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NEWS
June 27, 2012
If experienced business people instead of lawyers were running the Maryland General Assembly, it would be a no-brainer that you don't over-saturate a limited market that depends on discretionary spending from family funds. Of course, this seems to be too difficult for the lawyers in the legislature to grasp. F. Cordell
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NEWS
February 11, 2014
I keep waiting for the Republican Party to show some respect for the poor and to stop doing the bidding of the 1 percent. But then I saw that Republicans cut back funding for food stamps while providing more tax dollars for corporate-operated farms. Even Sun columnist Robert L. Ehrlich Jr. recognizes that the Republican Party needs to be revitalized ( "Nine ideas to revive the Republican Party," Feb. 9). However, his nine tips are hardly the needed elixir. For example, the greatest problem facing this country is wasting tax dollars on military spending and the dirty wars undertaken by our government.
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NEWS
April 15, 2012
On April 17, I will be protesting war taxes at Baltimore's main post office. I realize that taxes fund many good programs - education, environment and diplomacy. But sadly when 57 percent of the federal budget goes to the Pentagon, the government's priorities are out of touch with the pressing problems facing its citizens. Instead of investing in a clean energy future and prioritizing human and environmental needs, we are somehow still caught in the outdated and dangerous thinking of the past.
NEWS
January 5, 2013
Republicans say they will not cooperate on raising the debt limit in mid-February unless Democrats agree to cut spending by an equivalent amount ("Trouble ahead," Jan. 2). What these trillions of tax dollars are allocated for is instructive. The Pentagon takes up more than half of all discretionary spending. Yet politicians wrangling about budget cuts - especially when they are busy amending the tax code so the wealthy contribute their share of the national tax burden - say very little about the military industrial complex.
NEWS
January 5, 2013
Republicans say they will not cooperate on raising the debt limit in mid-February unless Democrats agree to cut spending by an equivalent amount ("Trouble ahead," Jan. 2). What these trillions of tax dollars are allocated for is instructive. The Pentagon takes up more than half of all discretionary spending. Yet politicians wrangling about budget cuts - especially when they are busy amending the tax code so the wealthy contribute their share of the national tax burden - say very little about the military industrial complex.
NEWS
January 9, 2007
Americans often aren't good at making choices between options for spending their money. There's stuff they must have, stuff they need, and stuff they want. If money isn't there for all of the above, they just take out the credit card. The federal government in recent years has reflected that impulse in spades, which explains both the $250 billion annual budget deficit and the $8.6 trillion national debt. Newly in charge House Democrats took two steps last week toward reversing this trend.
NEWS
By Mary Curtius and Mary Curtius,LOS ANGELES TIMES | March 18, 2004
WASHINGTON - The House Budget Committee approved yesterday a $2.4 trillion budget for the 2005 fiscal year and separate legislation that would impose caps on spending, in each case voting along party lines - 24 Republicans in favor and 19 Democrats opposed. The budget bill is scheduled for consideration by the full House on Wednesday. The panel's actions set the stage for what will probably be contentious negotiations between the House and the Senate, both controlled by Republicans, to reconcile differences in their 2005 budget bills.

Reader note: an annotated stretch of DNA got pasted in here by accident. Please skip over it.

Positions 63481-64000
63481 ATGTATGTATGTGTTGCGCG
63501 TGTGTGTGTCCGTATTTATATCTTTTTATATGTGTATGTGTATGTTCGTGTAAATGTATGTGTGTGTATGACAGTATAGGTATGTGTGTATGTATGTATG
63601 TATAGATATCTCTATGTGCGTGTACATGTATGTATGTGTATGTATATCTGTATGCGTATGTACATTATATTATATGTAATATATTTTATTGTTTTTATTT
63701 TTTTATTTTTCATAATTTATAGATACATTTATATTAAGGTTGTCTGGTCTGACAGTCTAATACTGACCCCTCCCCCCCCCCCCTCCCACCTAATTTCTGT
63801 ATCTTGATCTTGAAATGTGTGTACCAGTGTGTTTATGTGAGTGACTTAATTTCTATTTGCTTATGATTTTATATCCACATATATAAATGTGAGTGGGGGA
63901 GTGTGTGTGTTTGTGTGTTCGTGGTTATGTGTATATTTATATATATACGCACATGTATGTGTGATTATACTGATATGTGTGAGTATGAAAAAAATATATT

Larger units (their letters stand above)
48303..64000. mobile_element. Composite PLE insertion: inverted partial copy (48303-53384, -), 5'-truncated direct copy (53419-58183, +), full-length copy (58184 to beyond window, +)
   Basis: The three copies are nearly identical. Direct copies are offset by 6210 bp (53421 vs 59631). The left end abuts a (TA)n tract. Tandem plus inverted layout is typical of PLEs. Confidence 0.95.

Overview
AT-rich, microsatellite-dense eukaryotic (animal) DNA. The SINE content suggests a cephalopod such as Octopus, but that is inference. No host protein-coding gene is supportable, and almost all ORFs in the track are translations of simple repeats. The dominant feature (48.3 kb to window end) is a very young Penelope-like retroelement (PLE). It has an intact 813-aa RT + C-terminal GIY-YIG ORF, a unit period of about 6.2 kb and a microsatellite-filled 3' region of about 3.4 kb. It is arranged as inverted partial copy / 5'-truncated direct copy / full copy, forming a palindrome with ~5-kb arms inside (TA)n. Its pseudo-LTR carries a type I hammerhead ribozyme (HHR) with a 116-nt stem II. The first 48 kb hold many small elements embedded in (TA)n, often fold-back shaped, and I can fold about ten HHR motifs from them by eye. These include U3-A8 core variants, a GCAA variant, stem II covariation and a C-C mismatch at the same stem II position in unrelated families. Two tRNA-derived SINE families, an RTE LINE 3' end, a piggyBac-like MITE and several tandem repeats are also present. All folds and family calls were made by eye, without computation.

NEWS
By KNIGHT RIDDER/TRIBUNE | December 6, 2003
WASHINGTON - President Bush came to office saying he was a fiscal conservative, but federal spending has skyrocketed on his watch. And it's not just the Pentagon that's getting more federal dollars. Overall spending is up by at least 16 percent since he took office, far more than the 2 percent average annual inflation rate over the same period. According to one recent analysis, the government spends $20,000 a year for every household in America, the most since World War II. In the meantime, the $236 billion federal surplus that Bush inherited in January 2001 has turned into a $400 billion-plus deficit.
NEWS
By George F. Will | May 12, 1997
WASHINGTON -- When Giovanni Gio-litti, prime minister in many perishable and forgettable Italian governments between 1892 and 1921, was asked if it was difficult to govern Italy, he replied, ''Not at all, but it's useless.''Americans who feel that way about the governance of their country can point to the contours of the balanced-budget agreement, which is said to reflect healthy and historic ''compromise.''The president proposed holding domestic spending to essentially its current portion of GDP, continuing the decline of defense spending as a portion of GDP, and allowing entitlement spending to continue to grow relative to discretionary spending.
BUSINESS
By COX NEWS SERVICE | January 23, 2004
WASHINGTON - The head of Congress' auditing arm warned yesterday that "imprudent and unsustainable" federal borrowing is driving the nation toward a fiscal crisis. The comments by David M. Walker, head of the General Accounting Office, come as a number of conservatives have begun to criticize the Bush administration and the Republican-led Congress for failing to hold the line on spending. Both branches of government are blinded by political "nearsightedness and tunnel vision" and are failing to see that government borrowing is out of control, Walker said at a breakfast meeting with reporters.
NEWS
June 27, 2012